From these facts we must conclude that neither Cook nor Peary reached the true North Pole, since, according to the theories presented in this book, it does not exist. What Cook and Peary reached was probably the magnetic rim of the polar opening or depression, where the compass points straight down, but not the Pole itself, which lies in the center of this opening. Peary may have traveled for the distance he calculated as correct to reach the North Pole, but what he really did was to travel this same distance either around or into the depression or opening which exists in this part of the world, into which Admiral Byrd entered; and the further he would travel the deeper he would go into this opening, without ever reaching the true Pole.
Scientific societies that considered Cook's and Peary's claims to reach the North Pole concluded that in neither case could it be said authoritatively that the explorer had reached the Pole.
Cook's claim to have reached the Pole was based on his promise to prove it by field notes and mathematical observations. But he was never able to present any notes. He claimed that Peary caused some of this data to be buried. But in time the faith in Cook turned into skepticism, which was started by Peary's denial of Cook's claim. Peary's denial was supported by Cook's failure to present proper scientific data. Rear Admiral Melville of the United States Navy, an old time Arctic explorer, said in an interview at the time:
According to Dr. Tittman, Cook and Peary could not have traveled on foot over solid ice to reach the North Pole, because practically all scientists agree that this is not the fact. Some think there is open sea there and others fertile land. All explorers who have gone far enough north found open sea. As for fertile land there, this would only be possible according to our own theory of a polar opening and central sun, since, according to the theory of a solid earth, it should get colder and colder the further north one goes. But Arctic explorers found the opposite to be true. They found it warmer near the, Pole than further south. But even if the cold at the Pole was not enough to freeze the sea, how could it be warm enough to permit fertile land unless our theory is correct? Since all polar explorers agree that there is open sea in this region (the polar orifice), but ice further south, it is clear that Cook did not go as far north as he thought he went.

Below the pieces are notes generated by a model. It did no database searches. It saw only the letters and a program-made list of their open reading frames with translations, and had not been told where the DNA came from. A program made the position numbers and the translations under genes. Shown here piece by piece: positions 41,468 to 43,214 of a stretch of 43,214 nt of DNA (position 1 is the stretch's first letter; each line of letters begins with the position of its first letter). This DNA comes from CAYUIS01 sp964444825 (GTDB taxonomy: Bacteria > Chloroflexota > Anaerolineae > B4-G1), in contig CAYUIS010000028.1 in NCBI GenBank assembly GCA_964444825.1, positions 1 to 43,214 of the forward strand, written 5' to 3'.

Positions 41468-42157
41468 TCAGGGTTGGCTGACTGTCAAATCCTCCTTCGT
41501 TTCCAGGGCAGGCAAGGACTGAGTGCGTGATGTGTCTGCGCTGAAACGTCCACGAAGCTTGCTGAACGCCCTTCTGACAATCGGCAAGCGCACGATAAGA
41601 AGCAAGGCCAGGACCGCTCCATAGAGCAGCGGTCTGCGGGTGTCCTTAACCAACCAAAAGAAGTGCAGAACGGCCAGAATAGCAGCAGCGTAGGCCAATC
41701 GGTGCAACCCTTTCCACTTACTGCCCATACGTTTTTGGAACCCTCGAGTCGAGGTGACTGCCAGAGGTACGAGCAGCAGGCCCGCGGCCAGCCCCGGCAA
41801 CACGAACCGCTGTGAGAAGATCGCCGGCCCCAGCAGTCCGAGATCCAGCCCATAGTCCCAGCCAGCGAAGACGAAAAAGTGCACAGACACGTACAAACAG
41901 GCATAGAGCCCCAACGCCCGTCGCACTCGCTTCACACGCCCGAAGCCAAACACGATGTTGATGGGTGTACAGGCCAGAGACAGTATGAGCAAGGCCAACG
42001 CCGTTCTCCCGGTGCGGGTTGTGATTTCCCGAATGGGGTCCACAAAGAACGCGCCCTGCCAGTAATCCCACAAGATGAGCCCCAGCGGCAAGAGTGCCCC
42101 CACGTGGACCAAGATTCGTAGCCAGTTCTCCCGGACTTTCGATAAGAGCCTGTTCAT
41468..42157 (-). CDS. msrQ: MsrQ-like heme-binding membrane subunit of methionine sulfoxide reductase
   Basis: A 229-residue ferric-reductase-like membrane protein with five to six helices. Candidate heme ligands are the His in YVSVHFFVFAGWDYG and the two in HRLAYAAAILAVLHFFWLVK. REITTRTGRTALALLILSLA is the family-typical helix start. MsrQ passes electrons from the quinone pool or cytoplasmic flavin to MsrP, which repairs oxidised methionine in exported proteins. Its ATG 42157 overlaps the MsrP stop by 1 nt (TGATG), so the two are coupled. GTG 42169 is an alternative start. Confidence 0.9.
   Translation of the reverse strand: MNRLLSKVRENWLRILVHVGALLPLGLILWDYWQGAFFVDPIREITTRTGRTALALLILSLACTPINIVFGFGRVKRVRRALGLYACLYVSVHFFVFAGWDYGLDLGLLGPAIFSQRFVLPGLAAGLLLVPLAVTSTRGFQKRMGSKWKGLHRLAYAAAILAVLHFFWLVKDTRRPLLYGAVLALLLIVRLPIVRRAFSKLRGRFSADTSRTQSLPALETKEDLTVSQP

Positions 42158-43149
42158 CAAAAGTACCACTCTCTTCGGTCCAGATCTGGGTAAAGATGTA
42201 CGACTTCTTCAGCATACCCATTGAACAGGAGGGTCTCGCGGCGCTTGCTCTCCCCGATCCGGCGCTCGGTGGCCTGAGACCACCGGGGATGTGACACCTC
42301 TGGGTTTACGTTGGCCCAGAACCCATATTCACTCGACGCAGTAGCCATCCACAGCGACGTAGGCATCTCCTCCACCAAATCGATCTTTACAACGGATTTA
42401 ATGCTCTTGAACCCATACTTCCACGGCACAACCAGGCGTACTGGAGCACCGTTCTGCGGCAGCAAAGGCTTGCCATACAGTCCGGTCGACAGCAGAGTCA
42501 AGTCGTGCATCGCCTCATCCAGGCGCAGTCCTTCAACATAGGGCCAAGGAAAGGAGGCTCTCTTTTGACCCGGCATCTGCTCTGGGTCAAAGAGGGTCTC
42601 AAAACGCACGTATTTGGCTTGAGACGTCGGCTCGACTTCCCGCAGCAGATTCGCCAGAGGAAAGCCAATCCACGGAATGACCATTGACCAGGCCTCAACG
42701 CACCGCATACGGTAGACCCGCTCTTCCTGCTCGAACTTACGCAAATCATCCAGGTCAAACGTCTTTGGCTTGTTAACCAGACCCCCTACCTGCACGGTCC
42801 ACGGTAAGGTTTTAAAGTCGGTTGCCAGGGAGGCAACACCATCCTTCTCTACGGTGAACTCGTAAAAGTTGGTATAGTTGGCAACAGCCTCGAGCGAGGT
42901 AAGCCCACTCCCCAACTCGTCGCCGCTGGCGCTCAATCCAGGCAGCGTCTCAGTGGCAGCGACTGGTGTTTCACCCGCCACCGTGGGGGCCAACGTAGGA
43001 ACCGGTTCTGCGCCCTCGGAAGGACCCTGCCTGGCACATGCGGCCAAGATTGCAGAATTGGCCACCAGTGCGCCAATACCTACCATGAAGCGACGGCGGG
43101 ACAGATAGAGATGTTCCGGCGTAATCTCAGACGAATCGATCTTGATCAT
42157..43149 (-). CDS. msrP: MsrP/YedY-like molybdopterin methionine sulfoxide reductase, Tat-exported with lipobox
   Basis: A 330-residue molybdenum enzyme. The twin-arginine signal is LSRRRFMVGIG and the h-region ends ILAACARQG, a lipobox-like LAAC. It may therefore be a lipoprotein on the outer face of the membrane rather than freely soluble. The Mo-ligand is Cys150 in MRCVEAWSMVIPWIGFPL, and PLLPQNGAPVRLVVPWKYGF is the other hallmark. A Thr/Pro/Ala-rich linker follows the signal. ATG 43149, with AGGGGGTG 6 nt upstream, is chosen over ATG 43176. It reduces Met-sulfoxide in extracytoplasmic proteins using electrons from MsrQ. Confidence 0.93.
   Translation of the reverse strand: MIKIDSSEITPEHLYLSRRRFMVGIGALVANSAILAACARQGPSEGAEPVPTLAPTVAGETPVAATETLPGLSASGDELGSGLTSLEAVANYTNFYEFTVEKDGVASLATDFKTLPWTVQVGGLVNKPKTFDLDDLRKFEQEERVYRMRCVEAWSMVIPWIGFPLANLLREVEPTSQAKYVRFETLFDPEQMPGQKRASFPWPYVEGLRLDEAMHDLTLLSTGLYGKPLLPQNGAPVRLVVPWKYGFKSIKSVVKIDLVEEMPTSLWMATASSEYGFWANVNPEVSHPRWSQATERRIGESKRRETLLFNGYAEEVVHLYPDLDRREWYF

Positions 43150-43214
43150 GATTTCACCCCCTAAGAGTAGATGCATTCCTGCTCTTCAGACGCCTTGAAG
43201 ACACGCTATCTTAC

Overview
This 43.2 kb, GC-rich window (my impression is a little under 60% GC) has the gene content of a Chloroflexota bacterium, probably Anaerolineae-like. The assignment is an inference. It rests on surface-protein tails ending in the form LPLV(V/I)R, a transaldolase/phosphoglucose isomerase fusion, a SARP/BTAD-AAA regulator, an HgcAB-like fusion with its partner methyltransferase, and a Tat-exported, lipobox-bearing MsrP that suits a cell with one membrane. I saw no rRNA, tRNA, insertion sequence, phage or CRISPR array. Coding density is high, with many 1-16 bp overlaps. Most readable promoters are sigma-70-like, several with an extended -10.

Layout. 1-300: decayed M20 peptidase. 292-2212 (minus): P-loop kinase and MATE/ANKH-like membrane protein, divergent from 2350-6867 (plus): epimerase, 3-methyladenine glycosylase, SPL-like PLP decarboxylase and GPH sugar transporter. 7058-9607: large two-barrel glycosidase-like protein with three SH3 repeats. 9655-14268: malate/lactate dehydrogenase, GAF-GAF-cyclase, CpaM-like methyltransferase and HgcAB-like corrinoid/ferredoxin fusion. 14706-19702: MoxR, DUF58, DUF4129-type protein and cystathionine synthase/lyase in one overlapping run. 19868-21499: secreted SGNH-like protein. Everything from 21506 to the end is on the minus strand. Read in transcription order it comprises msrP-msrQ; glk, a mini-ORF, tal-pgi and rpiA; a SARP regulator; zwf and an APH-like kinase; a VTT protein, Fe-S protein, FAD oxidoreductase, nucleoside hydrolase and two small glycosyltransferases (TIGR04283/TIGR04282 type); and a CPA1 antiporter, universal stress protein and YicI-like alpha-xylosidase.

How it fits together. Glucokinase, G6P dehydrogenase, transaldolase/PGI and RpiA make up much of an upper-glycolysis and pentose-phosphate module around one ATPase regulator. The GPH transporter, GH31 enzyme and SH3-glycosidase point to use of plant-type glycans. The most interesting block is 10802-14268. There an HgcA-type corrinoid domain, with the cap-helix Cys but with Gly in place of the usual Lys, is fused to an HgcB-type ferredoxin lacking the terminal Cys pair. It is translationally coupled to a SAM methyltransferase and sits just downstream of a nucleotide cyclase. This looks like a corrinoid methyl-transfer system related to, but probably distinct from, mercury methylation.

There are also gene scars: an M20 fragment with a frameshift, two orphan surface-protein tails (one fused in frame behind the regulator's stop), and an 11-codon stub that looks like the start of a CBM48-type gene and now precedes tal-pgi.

When the Swedish Academy of Sciences and University of Copenhagen examined Cook's claims, they decided that he had not proved that he reached the Pole. Peary gave the following report to the Associated Press: